Byetta, also known as Exenatide, is the first in a new class of medicines for type 2 diabetes. It is an injectable drug made from the saliva of the gila monster. Exenatide is in a class called incretin mimetics. It mimics the action of the hormone human-glucagon-like peptide-1 (GLP-1). GLP-1s are made and released into the blood by the intestine in response to food. They cause the pancreas to secrete insulin when blood sugar is high. They stop the liver from releasing glucagon. They also slow stomach emptying and decrease appetite. These actions reduce blood sugar levels overall. Byetta lowers blood sugar levels when they are high and stops after they reach a normal level.
Byetta can work by itself but it is often used with other oral medicines. Type 2 patients who do not have control of their blood sugar with their current medicines may take it.
Since Byetta causes the pancreas to create insulin, it should not be used in patients with type 1. It should not be used in place of insulin in patients who need it. Byetta may cause weight loss. That can be a good thing for people with diabetes who are overweight. But it can also cause nausea, diarrhea, dizziness, and headaches. It may also cause low blood sugar. You are more likely to have low blood sugar if you take Byetta with other oral medicines. Talk to your doctor if you have any of these side effects. You may need to adjust your medicines. The FDA now requires Byetta to include information about the risk of pancreatitis on its label.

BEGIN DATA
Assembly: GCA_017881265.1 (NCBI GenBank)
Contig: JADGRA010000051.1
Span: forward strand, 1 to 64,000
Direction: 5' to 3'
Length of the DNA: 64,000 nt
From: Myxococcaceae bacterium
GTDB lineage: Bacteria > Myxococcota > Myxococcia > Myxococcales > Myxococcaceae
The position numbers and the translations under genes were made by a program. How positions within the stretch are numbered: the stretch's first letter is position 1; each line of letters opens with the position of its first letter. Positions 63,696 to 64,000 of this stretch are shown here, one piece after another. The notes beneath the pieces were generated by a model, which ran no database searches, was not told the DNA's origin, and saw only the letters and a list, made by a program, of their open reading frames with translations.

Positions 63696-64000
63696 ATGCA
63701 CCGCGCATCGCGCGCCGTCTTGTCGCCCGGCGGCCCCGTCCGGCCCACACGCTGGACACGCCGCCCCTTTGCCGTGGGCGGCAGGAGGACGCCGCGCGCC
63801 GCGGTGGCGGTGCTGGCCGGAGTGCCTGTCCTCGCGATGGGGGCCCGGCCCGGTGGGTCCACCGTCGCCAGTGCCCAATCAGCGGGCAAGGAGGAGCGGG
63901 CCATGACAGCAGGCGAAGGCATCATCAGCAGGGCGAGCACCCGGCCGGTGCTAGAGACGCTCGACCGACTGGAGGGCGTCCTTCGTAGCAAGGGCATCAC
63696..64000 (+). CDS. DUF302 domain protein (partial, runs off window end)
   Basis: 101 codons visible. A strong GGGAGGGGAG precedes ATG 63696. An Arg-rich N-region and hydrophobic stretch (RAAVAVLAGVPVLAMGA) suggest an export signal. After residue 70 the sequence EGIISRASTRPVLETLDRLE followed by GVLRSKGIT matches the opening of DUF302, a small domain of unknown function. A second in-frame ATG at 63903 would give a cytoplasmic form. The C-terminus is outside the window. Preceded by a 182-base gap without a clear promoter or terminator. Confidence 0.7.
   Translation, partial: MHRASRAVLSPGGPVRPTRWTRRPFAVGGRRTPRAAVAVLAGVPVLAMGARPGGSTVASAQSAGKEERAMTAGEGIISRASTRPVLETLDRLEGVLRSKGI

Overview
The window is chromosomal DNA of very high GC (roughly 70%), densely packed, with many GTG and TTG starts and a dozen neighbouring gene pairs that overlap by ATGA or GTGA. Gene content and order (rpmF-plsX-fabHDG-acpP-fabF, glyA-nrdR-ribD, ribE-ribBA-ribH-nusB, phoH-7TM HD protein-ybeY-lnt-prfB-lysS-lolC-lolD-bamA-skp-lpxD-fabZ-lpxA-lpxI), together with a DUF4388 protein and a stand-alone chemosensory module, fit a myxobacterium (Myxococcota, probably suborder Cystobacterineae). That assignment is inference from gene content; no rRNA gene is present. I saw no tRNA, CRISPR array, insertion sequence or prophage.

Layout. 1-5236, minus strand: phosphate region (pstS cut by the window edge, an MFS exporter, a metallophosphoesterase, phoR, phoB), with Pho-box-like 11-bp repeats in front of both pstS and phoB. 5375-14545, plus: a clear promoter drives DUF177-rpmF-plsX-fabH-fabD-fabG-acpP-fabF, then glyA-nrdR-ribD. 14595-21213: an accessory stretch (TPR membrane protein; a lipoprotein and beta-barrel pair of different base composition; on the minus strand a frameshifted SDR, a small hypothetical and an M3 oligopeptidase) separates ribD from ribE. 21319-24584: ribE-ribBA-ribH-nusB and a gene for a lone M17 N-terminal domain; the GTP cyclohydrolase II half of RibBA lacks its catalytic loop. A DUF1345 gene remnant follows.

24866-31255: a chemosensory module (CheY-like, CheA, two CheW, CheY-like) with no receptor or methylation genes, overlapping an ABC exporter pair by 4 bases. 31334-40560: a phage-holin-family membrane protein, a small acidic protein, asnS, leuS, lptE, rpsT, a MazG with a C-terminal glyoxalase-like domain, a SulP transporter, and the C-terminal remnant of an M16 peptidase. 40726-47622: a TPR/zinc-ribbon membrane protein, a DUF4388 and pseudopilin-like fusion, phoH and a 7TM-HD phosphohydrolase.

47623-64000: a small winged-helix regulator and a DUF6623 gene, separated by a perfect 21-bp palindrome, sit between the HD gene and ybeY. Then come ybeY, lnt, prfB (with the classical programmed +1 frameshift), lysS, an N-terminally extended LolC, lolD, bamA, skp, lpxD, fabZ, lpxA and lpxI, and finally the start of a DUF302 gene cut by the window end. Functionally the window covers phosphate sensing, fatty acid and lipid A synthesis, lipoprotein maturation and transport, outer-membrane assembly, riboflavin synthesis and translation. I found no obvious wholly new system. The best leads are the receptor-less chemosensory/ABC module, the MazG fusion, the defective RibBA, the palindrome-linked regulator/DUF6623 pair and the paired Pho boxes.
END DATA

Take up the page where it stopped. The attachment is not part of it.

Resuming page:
Byetta is made and marketed by Amylin Pharmaceuticals and Eli Lilly and Company. There is no generic form of the drug.
For more information, visit http://www.byetta.com/.
Reviewed by James A. Bennett 5/13.
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